Sure, the 2016 Mercedes-Benz C-Class Coupe is a looker. But with its range of sensible four-cylinders and warm six-cylinders, it was only a matter of time until Mercedes-AMG took things to the next level. Today, we’ve got your first look at the 2016 Mercedes-AMG C63 Coupe—a two-door version of the blistering C63 sedan that packs a four-litre biturbo V8.
Like its sedan counterpart, AMG’s new C63 coupe has big shoes to fill. The previous shape farewelled the brand’s luscious 6.2-litre naturally aspirated V8. The new era of stricter carbon and economy restrictions has shown old technologies the door, with the new motor’s bi-turbocharging and smaller capacity the order of the day.
That’s not to say things are any slower with the new two-door: they’re actually significantly faster. In Australia, we’ll only receive the AMG C63 S model, the faster of two European configurations. Each C63 coupe that touches our shores will produce 375kW of power and an impressive 700Nm of torque. That’s strong enough to rocket the C63 to 100km/h in 3.9 seconds.
That’s 0.3 seconds faster than the old C63 coupe, largely thanks to greater use of lightweight materials and 15% more torque.
The two-door C63 is also 0.1 seconds faster to 100 than the four-door, thanks to a weight advantage in the kilos range and wider tyres.
Powering the rear wheels only, the C63’s four-litre V8 channels force through a seven-speed AMG Speedshift automatic transmission with Race mode and paddle shifters. At the hands of an economical driver, Mercedes say it will do 8.6L/100km.
The BMW M4 is the chief rival to the Mercedes-AMG C63 Coupe. The strongest point of difference between the two is now BMW’s decision to downsize to a straight six from a V8—though the M4’s outputs of 317kW and 550Nm pale in comparison to AMG’s monstrous bent eight.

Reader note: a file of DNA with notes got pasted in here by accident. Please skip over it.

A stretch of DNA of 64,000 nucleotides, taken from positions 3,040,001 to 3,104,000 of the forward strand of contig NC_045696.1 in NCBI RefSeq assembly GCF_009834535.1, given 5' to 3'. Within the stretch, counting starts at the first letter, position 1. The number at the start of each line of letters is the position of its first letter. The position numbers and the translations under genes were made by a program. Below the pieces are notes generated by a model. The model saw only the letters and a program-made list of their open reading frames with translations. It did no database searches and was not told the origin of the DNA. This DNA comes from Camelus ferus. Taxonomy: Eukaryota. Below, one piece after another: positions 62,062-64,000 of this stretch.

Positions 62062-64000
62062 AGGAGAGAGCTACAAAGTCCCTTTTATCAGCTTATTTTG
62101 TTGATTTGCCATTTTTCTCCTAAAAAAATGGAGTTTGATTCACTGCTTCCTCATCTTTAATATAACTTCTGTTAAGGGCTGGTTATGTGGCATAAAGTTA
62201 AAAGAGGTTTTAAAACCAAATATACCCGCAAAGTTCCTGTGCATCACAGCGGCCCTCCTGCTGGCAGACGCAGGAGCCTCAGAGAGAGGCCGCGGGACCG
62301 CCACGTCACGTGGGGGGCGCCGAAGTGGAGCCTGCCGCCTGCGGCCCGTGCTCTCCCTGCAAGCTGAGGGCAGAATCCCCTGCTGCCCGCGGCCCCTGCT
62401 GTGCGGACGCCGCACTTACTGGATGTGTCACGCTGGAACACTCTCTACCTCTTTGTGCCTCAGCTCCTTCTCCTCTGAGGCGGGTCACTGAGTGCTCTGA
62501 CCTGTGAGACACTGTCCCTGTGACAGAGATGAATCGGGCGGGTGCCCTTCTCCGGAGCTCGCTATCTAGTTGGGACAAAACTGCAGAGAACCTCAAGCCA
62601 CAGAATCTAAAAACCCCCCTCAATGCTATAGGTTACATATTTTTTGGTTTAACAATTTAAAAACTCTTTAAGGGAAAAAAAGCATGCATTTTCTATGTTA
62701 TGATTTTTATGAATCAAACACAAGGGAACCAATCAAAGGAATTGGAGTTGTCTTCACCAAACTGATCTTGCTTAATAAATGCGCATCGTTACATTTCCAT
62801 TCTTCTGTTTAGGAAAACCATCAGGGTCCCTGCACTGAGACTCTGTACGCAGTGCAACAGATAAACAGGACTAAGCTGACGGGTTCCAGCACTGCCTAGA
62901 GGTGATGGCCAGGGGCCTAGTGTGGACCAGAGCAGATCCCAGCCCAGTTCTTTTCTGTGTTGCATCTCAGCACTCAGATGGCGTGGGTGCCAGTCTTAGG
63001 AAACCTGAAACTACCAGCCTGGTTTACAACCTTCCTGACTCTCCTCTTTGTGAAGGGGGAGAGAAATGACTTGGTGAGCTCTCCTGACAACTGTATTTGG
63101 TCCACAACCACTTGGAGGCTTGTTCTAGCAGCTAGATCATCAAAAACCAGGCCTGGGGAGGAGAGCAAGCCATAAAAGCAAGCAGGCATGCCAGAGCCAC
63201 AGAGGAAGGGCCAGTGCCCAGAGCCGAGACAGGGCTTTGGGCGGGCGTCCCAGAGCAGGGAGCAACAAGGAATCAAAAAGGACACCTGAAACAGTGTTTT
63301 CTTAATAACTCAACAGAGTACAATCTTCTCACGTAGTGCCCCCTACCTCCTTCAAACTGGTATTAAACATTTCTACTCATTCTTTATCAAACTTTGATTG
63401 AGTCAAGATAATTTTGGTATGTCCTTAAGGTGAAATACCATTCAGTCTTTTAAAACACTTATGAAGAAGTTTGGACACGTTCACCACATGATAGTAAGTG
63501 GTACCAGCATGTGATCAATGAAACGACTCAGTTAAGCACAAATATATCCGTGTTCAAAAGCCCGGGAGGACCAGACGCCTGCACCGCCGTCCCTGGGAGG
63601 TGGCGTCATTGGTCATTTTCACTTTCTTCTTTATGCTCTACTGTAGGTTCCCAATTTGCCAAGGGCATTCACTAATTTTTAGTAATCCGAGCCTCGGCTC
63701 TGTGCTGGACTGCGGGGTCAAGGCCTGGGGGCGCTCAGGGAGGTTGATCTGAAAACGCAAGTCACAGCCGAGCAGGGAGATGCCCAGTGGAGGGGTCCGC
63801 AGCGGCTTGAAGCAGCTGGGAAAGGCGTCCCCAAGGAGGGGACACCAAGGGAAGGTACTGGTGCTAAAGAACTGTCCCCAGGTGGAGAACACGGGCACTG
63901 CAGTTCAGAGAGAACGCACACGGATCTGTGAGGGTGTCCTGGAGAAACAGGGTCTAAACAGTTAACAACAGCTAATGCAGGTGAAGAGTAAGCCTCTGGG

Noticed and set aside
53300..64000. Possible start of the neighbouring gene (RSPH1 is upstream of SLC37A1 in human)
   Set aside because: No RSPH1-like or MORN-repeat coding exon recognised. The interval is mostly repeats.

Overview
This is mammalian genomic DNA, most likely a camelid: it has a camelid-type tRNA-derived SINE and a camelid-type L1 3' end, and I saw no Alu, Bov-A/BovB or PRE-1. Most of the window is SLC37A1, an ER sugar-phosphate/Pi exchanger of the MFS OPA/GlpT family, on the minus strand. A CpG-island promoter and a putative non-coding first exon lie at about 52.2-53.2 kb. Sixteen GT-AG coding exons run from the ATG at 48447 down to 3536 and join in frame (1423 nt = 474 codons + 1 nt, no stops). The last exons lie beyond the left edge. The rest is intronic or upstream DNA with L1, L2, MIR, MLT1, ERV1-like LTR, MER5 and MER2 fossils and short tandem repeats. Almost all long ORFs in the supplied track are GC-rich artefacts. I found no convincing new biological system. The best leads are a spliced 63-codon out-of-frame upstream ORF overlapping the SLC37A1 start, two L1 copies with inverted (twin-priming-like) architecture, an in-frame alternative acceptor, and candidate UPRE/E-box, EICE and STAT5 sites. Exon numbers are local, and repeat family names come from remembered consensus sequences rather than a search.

Inside, swathes of alcantara and carbon fibre remind drivers and passengers alike of the sporting intentions of the latest AMG model.
Though the C63 makes its performance orientation known with wider front intakes, quad tailpipes, and wider bulges, it’s an understated aesthetic. That’s a break both from BMW’s racier offering and sits closer to Audi’s school of design employed by their RS5 coupe. In a darker colour, the C63 is sleeper-like in its ability to blend in with the rest of the C-Class range. That’s either good or bad, depending on your perspective.
An understated design doesn’t mean this isn’t a seriously sorted performance model: in fact, the coupe is even more focussed than the sedan for trackwork. There’s a wider track, thanks to 25mm wider wheel bearing contact surfaces, and the slipperier bodywork that allows the coupe to better the four-door’s acceleration numbers.
A great deal of the mechanicals are shared, including the C63 S’s electronic limited-slip differential and AMG adaptive dampers.
The Mercedes-AMG C63 Coupe will be officially revealed at the October 2015 Frankfurt Motor Show, with an Australian launch and release expected in the winter of 2016.
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